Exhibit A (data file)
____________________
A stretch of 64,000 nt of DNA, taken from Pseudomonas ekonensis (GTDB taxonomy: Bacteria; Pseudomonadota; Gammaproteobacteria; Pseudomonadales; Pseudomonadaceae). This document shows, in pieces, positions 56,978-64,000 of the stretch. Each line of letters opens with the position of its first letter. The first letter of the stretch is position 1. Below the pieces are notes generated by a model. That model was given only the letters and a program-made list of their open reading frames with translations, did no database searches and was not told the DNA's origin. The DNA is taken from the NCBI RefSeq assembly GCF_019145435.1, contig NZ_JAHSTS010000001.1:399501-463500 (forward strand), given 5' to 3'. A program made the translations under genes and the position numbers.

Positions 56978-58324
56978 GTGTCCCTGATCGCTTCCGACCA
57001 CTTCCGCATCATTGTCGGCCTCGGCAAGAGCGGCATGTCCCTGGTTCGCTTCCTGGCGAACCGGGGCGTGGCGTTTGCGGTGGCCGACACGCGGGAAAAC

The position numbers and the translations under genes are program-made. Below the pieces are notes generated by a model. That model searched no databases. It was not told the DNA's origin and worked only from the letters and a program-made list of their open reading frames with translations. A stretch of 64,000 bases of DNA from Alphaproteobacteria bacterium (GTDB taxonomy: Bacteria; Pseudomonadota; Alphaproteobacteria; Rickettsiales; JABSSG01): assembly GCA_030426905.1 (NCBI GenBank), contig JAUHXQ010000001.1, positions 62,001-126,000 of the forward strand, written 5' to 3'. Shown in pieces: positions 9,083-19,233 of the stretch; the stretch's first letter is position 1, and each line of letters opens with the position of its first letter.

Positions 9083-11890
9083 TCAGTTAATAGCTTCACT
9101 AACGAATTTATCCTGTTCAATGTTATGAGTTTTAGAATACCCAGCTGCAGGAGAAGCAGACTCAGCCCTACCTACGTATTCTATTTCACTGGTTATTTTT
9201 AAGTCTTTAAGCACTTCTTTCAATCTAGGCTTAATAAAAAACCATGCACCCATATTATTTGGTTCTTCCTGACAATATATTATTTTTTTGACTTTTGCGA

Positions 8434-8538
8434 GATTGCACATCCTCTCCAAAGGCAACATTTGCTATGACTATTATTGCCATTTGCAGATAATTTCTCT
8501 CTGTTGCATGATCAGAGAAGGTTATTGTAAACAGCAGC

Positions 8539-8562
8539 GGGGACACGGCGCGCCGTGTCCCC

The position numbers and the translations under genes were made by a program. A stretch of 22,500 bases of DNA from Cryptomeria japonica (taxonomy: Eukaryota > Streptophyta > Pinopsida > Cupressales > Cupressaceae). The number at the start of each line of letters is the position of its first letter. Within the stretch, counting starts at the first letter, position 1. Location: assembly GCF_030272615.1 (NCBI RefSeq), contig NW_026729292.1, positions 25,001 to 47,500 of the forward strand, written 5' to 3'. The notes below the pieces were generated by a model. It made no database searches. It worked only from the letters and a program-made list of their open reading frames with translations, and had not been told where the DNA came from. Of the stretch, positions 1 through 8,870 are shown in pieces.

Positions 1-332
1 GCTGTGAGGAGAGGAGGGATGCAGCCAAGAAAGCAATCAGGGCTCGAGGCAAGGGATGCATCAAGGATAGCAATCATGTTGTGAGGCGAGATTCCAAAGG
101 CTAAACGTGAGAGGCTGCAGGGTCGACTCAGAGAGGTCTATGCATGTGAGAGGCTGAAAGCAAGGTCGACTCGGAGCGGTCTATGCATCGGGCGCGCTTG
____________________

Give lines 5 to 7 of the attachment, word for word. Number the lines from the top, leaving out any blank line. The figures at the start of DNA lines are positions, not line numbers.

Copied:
The position numbers and the translations under genes are program-made. Below the pieces are notes generated by a model. That model searched no databases. It was not told the DNA's origin and worked only from the letters and a program-made list of their open reading frames with translations. A stretch of 64,000 bases of DNA from Alphaproteobacteria bacterium (GTDB taxonomy: Bacteria; Pseudomonadota; Alphaproteobacteria; Rickettsiales; JABSSG01): assembly GCA_030426905.1 (NCBI GenBank), contig JAUHXQ010000001.1, positions 62,001-126,000 of the forward strand, written 5' to 3'. Shown in pieces: positions 9,083-19,233 of the stretch; the stretch's first letter is position 1, and each line of letters opens with the position of its first letter.

Positions 9083-11890
9083 TCAGTTAATAGCTTCACT